The study of the physiology of altitude has unquestionably received a great impetus from progress in ballooning and aviation. Only a few years ago it was primarily the mountain climber and the resident of mountainous regions who awakened an interest in the changes of bodily functions associated with lowered barometric pressure. It gradually became apparent that man's ability to grapple with altitude in something more than an amateurish fashion depended on learning with precision what his handicaps are in the upper reaches of the atmosphere. The menace of mountain sickness long remained a puzzle. When its analogue in the form of mal des aviateurs—aviator's sickness—came into notice, the need of physiologic knowledge was emphasized more than ever. The conquest of the highest peak of the Himalayas or an ascent of more than five miles upward in an aeroplane are to be rated as physiologic achievements quite as much as physical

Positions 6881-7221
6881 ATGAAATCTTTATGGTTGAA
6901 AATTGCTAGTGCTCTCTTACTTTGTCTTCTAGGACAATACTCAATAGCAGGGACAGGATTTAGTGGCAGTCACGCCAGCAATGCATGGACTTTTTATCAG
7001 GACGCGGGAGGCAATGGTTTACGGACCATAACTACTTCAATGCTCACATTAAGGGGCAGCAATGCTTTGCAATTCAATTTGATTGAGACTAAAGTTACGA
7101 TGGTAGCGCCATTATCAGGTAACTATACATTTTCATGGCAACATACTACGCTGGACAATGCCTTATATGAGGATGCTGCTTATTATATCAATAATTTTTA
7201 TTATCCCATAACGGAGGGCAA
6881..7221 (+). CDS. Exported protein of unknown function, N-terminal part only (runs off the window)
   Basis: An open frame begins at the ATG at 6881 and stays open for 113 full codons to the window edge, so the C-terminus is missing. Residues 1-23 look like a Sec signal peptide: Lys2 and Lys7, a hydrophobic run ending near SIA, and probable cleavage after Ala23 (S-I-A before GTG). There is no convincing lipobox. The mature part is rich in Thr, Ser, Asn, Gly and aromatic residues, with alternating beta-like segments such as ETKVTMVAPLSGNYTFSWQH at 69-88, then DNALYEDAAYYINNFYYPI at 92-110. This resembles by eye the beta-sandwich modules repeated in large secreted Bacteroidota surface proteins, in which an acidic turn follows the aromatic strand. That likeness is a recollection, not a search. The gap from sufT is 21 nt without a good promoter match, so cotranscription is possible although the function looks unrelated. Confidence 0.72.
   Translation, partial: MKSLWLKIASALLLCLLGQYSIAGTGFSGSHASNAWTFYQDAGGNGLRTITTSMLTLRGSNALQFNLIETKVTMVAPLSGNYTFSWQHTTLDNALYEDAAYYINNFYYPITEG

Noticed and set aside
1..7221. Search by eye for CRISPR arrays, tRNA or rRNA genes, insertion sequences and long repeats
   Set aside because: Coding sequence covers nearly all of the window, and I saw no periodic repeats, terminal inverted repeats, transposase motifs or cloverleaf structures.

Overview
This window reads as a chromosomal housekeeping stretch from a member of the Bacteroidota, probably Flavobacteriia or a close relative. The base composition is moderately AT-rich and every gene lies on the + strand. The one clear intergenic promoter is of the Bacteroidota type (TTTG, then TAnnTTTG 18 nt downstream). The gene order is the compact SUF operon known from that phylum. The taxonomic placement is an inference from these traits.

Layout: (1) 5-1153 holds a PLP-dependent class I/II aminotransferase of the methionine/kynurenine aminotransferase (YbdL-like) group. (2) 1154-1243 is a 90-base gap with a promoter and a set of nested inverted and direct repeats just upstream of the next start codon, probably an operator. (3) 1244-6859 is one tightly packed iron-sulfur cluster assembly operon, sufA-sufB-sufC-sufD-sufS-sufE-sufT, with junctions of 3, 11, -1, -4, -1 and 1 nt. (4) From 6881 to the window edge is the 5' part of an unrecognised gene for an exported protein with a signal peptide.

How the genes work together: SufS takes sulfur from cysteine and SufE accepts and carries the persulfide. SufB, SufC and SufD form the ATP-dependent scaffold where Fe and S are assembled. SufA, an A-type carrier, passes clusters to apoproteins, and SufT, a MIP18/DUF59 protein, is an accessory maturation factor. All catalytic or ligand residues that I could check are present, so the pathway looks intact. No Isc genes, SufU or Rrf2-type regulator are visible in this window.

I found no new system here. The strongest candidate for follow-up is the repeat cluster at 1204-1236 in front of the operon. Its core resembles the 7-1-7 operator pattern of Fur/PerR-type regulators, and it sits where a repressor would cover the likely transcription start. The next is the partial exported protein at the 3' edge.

RESPIRATORY CHANGES AT HIGH ALTITUDES. JAMA. 1923;81(3):215–216. doi:10.1001/jama.1923.02650030039017
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